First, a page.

Inhibitory kappa B kinase-β is a target for specific nuclear factor kappa B-mediated delayed cardioprotection

Nancy C. Moss, Ru Hang Tang, Monte Willis, William E. Stansfield, Albert S. Baldwin, Craig H. Selzman

Research output: Contribution to journalArticle

15 Scopus citations

Abstract

Objective: Myocardial ischemia/reperfusion injury remains a vexing problem. Translating experimental strategies that deliver protective agents before the ischemic insult limits clinical applicability. We targeted 2 proteins in the nuclear factor-κB pathway, inhibitory kappa B kinase-β, and 26S cardiac proteasome to determine their cardioprotective effects when delivered during reperfusion. Methods: C57BL/6 mice underwent left anterior descending artery occlusion for 30 minutes. An inhibitory kappa B kinase-β inhibitor (Compound A), a proteasome inhibitor (PS-519), or vehicle was administered at left anterior descending artery release or 2 hours afterward. Infarct size was analyzed 24 hours later. Pressure-volume loops were performed at 72 hours. Serum and left ventricular tissue were collected 1 hour after injury to examine protein expression by enzyme-linked immunosorbent assay and Western blot. Results: Inhibitory kappa B kinase-β and proteasome inhibition significantly attenuated infarct size and preserved ejection fraction compared with the vehicle groups. When delivered even 2 hours after reperfusion, Compound A, but not PS-519, still decreased infarct size in mice. Finally, when delivered at reperfusion, successful inhibition of phosphorylated-p65 and decreased interleukin-6 and tumor necrosis factor-α levels occurred in mice given the inhibitory kappa B kinase-β inhibitor, but not in mice with proteasome inhibition. Conclusion: Although inhibitory kappa B kinase-β and proteasome inhibition at reperfusion attenuated infarct size after acute ischemia/reperfusion, only inhibitory kappa B kinase-β inhibition provided cardioprotection through specific suppression of nuclear factor-κB signaling. This feature of highly targeted nuclear factor-κB inhibition might account for its delayed protective effects, providing a clinically relevant option for treating myocardial ischemia/reperfusion associated with unknown periods of ischemia and reperfusion as seen in cardiac surgery and acute coronary syndromes.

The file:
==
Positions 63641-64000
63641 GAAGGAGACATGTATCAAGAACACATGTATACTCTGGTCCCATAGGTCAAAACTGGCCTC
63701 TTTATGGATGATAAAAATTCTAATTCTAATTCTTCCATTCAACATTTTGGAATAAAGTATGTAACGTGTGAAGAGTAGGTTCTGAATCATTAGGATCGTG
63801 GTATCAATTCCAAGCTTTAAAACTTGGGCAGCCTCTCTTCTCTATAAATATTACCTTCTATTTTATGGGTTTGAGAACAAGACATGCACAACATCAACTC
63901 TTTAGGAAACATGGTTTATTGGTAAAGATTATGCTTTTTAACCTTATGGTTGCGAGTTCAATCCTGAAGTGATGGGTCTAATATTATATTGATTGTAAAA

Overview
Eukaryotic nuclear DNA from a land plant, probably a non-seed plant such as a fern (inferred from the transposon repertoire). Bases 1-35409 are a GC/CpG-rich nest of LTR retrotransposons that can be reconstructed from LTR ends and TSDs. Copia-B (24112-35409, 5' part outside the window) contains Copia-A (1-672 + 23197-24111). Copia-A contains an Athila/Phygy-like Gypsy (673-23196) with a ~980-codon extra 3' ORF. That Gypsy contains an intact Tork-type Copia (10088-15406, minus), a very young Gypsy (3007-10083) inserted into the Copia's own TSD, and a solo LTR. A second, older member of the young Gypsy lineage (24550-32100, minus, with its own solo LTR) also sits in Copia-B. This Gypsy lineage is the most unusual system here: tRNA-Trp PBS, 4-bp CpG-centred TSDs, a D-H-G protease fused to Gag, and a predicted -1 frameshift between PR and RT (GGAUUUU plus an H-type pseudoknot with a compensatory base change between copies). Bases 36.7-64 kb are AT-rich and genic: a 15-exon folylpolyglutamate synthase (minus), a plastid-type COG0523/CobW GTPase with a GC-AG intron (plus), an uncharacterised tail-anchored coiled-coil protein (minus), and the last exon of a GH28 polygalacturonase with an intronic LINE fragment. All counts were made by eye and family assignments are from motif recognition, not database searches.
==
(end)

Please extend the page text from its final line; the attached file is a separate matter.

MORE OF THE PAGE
Original languageEnglish (US)
Pages (from-to)1274-1279
Number of pages6
JournalJournal of Thoracic and Cardiovascular Surgery
Volume136
Issue number5
DOIs
StatePublished - Nov 1 2008
Externally publishedYes

ASJC Scopus subject areas

  • Surgery
  • Pulmonary and Respiratory Medicine
  • Cardiology and Cardiovascular Medicine

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